I stopped planning my every move about a week into my trip and started moving through places faster than I thought I would. This meant I had seen everything I’d wanted to in 2.5 weeks and I suddenly had so much extra time in Colombia. I woke up the morning of Thursday, April 13 having no clue where I was going next. After a few hours of reading blogs and Lonely Planet guides, my friend Adrien and I booked flights to San Gil in the Santander region (known as the adventure capital of Colombia) for the next day. It turned out to be a very long day of traveling, complete with flight delays (boarding and then deplaning to wait for the heaviest rain I’ve ever seen to pass), incredible mountain views from the bus ride on windy roads, and traffic jams for goats crossing. We got there on Friday of Semana Santa (Easter Holy Week), an extremely important holiday for Colombians and a very busy weekend for traveling. For days people had been warning us to book things in advance but it’s hard to do when you don’t know where you’re going to be. Because of that and our last minute planning, the only hostel available was the crappiest place I’ve ever seen. C’est la vie!


The first thing we did when we got off the bus was try hormigas culonas – literally translated to big ass ants! These huge bugs are toasted up and served as a local delicacy. They were surprisingly good!


Our first stop the next day was the local market for some fruit before heading out on some adventures. I’ve never seen larger produce in my life! The green fruit on the right below is called guanabana. The English translation is soursop, so unfortunately I have no idea what it is, but when blended with milk and sugar it makes  for a delicious morning treat, one of my favorites in Colombia!



While Adrien did some extreme white water rafting, I walked a part of the Camino Real, a path connecting a few colonial towns near San Gil. I was the only gringa on the bus to Cabrera where the Camino starts. I was told the bus would leave at 9am and be a quick 45 minute ride. After an hour of multiple stops within a few blocks of the bus station to wait for fellow passengers to buy their groceries from various markets, we finally started down the dirt road to Cabrera. Along the way we dropped off people at their farms, groceries at people’s houses, and even some beers to a farmer at his…roadside bar? We arrived 2 hours after I got on the bus. This is Colombia – where no one has an accurate sense of how long anything is going to take.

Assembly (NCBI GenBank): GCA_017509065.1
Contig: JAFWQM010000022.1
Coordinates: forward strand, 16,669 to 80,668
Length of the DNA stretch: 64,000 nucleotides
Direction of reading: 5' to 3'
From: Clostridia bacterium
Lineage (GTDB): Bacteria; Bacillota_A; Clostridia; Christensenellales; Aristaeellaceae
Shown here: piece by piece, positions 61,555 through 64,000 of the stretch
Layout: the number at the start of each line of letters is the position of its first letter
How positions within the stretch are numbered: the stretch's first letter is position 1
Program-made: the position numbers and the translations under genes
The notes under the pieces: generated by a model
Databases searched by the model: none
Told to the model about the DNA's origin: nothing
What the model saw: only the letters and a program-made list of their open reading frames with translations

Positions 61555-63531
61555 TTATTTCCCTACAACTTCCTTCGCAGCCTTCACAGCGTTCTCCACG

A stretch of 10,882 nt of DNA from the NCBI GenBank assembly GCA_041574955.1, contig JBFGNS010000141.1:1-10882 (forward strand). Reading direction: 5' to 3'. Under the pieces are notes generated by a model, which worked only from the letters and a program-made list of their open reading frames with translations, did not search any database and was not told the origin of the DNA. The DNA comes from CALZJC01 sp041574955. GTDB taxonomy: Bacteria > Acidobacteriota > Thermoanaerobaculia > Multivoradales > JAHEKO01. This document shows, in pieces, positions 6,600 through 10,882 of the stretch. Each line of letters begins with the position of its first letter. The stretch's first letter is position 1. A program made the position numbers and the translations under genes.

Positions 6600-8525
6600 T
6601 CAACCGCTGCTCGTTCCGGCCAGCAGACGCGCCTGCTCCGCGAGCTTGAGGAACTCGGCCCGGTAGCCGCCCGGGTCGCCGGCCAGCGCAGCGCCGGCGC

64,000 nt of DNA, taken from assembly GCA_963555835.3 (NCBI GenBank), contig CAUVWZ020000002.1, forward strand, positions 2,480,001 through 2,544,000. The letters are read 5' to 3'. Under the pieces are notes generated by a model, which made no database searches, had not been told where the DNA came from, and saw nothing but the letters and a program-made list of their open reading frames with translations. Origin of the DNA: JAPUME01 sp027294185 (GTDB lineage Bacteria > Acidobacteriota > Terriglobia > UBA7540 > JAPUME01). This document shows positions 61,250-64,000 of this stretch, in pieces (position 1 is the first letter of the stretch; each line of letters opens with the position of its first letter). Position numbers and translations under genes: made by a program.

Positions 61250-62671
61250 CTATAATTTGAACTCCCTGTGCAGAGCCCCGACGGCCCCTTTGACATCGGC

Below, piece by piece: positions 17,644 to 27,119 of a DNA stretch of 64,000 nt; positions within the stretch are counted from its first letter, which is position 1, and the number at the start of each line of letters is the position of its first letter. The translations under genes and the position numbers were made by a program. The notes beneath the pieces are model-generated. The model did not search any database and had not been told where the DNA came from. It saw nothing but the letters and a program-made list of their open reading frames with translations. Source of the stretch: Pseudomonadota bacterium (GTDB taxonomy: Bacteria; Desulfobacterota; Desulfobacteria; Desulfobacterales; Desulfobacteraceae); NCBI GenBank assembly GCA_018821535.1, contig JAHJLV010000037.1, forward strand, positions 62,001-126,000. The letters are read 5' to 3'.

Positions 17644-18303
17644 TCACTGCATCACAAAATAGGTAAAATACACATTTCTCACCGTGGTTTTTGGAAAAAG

The Camino was so beautiful and I saw almost no one on the path the whole day. It was very similar to El Camino de Santiago, which I walked in Spain during Semana Santa exactly a year before. I hiked up a boulder filled mountain, walked through farms, crossed busy highways, and of course passed through the beautiful towns of Cabrera, Baricharra, and Guane. I stopped for lunch at a cute cafe where the waitress sat me at a table with 3 French girls. They were happy to have me join them but it was certainly bizarre to be sat with them without consulting them first. The hike itself was relatively easy despite the heat and I finished in 5 hours. It was actually nice to spend the day on my own doing something I love so much. On the bus ride back, two young nuns prayed and sang hymns all the way to San Gil which was a nice reminder that it was Easter weekend in a very religious country. 





That night we were headed to The Lost Inn, a hostel up a steep dirt road where no taxis wanted to drive. After multiple failed attempts to convince someone to drive us, a police officer who had been directing traffic left his post to help us (meanwhile traffic continued to move as it had when he was standing in the middle of the intersection, so I’m not sure why he was there in the first place). He helped us call the hostel who sent their friend in his pickup truck to get us, and while we waited we hung out with him and his police friends who were very convinced that I’m more free in Colombia than I am in the US. It’s an interesting point to think about, and I wish I could’ve picked their brains more on the topic.